What Ramadan means to our riders

With Ramadan having just come to an end, we wanted to take some time to reflect on this holy month.

To do this, we reached out to our riders who celebrate Ramadan, and asked them to share what it means to them.

We were very excited about the amount of responses we received! Check out a few of them below…

“Ramadan is a time to improve one’s patience. I get close to God and towards others as well. Waking up before sunrise, starting the fast throughout the day, and breaking the fast after sunset makes me feel satisfied and sometimes I feel like I am purifying my soul. It’s the time of Eid festival when friends and friends of friends try to contact and get together.”

– Khaja, Melbourne

“It means to control desires and emotions, learn to be patient, and to get closer to Allah through worship so you can have peace in your life.”

– Hafiz, Sydney

“It is the month where I am closer to my religion than ever. It teaches me to be patient and respectful, and I feel for the people who don’t have the necessary resources to live their lives the way we do.”

-Wajahat, Perth

“Ramadan gives us a lesson to see how poor people survive without food, and it teaches us to help humanity. In this month we can’t lie or do anything which effects others in any bad way… so this is a month of practice for the whole year.”

-Muhammad Ali, Perth

“I would like to remember Ramadan as a month of sharing, caring, praying, thanking god for all the things.”

– Mohammad Ameen, Sydney

“Ramadan is a month of attaining tranquility, being generous, helping out poor people, reflecting upon yourself, striving to become a better person and being close to God as much as possible. It is a month of pure blessings and peace.”

-Mirza, Sydney  

“It’s the most important month of the year, where I focus on being a good human and leaving all the bad habits. Its about self control of our desires.”

-Mohammad, Sydney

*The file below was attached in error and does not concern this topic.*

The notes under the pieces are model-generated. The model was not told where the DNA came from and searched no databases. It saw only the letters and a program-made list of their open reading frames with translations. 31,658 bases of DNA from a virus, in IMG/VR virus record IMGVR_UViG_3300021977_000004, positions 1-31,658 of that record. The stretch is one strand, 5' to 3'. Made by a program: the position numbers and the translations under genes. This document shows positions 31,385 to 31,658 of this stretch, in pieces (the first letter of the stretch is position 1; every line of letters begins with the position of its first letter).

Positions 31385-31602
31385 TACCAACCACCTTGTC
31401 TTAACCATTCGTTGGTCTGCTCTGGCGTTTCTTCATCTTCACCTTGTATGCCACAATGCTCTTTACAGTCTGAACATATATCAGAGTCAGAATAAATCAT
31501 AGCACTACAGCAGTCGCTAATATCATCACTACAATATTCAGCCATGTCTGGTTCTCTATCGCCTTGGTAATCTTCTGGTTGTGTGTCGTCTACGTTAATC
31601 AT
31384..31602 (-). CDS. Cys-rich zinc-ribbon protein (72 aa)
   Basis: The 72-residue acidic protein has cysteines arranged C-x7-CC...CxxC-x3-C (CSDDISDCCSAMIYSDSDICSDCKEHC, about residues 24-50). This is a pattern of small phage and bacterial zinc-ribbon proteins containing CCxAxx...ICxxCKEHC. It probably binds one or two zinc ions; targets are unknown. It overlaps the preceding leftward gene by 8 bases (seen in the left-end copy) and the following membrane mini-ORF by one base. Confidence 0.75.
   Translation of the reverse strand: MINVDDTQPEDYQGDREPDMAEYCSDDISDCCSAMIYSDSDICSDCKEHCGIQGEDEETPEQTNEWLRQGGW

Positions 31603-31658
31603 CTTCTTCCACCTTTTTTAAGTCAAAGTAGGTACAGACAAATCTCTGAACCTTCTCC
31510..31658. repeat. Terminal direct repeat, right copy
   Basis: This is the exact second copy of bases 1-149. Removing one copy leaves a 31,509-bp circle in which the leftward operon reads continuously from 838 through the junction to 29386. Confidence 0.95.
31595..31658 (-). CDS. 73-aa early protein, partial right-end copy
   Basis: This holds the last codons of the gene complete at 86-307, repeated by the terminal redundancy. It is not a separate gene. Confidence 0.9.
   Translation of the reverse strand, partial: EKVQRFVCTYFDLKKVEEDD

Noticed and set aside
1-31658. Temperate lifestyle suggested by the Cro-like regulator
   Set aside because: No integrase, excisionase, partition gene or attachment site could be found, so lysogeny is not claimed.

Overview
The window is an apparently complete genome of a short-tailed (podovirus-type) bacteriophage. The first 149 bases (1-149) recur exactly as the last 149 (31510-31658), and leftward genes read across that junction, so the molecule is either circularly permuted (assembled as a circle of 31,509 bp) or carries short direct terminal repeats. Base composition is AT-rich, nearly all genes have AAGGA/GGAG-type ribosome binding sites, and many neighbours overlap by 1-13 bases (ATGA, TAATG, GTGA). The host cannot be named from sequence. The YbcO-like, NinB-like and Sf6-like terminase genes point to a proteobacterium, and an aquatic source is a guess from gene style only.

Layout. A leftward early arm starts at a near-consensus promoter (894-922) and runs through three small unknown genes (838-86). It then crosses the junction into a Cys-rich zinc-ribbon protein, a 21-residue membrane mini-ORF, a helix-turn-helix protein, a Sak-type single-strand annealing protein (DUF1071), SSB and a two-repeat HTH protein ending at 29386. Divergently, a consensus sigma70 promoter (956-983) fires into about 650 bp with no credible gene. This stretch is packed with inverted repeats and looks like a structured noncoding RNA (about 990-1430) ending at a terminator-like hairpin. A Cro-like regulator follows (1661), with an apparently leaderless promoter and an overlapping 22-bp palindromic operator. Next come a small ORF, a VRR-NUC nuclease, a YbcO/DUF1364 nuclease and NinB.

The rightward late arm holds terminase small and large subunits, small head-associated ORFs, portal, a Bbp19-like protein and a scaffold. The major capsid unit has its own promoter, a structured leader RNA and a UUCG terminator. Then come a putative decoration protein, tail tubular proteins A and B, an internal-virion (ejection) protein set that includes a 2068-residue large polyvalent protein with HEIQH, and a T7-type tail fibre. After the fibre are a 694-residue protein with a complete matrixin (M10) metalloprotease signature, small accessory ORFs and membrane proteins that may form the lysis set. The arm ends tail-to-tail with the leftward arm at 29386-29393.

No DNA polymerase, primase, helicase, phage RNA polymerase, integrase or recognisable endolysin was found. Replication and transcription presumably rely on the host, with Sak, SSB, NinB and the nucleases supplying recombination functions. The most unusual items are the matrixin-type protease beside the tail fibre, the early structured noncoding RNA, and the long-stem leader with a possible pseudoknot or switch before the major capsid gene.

“The first verses of Holy Quran were revealed in holy month of Ramadan. Muslims also prevent negative things and bad behaviour with other Muslims brothers. Food, sweets, and drinks are served on daily basis, before dawn and after sunset. Muslims focused on prayers and Quran recitations to seek Allah forgiveness. The holy month of Ramadan teaches  Muslims patience, self-restraint and generosity. At the end of Ramadan, Eid al- Fitr is celebrated and Muslims wish each other Happy Eid Mubarak.”

-Mohammad Mouzam, Sydney

 “To me, Ramadan is a time to increase one’s Sabr (patience), closeness to God and generosity towards others, especially the less fortunate. Waking up before the sun rises is not an easy task to do, especially when you’re a tired and grumpy teenager like I am. … The last ten days of Ramadan are the holiest days. Fasting. Ramadan is a time of spiritual reflection, self-improvement, and heightened devotion and worship.”

– Tahaa, Sydney

  “Ramadan is a month in which holy Quran was revealed on prophet Mohammed S.A.W. It took approximately 23 years to complete. Ramadan is a special month among all other months, which includes fasting, praying and giving zakat (donation to the poor and needy, 2.5% of our savings of annually saved income). Finding the night of lailatul-qadr in the last 10 days of Ramadan, because this the night in which Quran was revealed. Establishing prayers and asking Allah to make it easy for us here (in this world) and hereafter (after death). Ramadan is a month of countless blessing from Allah subhan-wa-tala.”
-Sohail Ahmed, Sydney 

“During the month of Ramadan, Muslims won’t eat or drink between dawn and sunset. Fasting is one of the Five Pillars of Islam, which form the basis of how Muslims live their lives. The other pillars are faith, prayer, charity and making the pilgrimage to the holy city of Mecca.”

– Mujahed, Sydney

“To me, Ramadan is a time to increase one’s Sabr, closeness to God, and generosity towards others, especially the less fortunate. This month is also a time to strengthen the bond between Muslim communities. It is custom for Muslims to invite their friends and neighbors to break fast, also known as Iftar. Ramadan is a great time for me to reconnect and stay in touch with our families.”

-Arif Colak, Sydney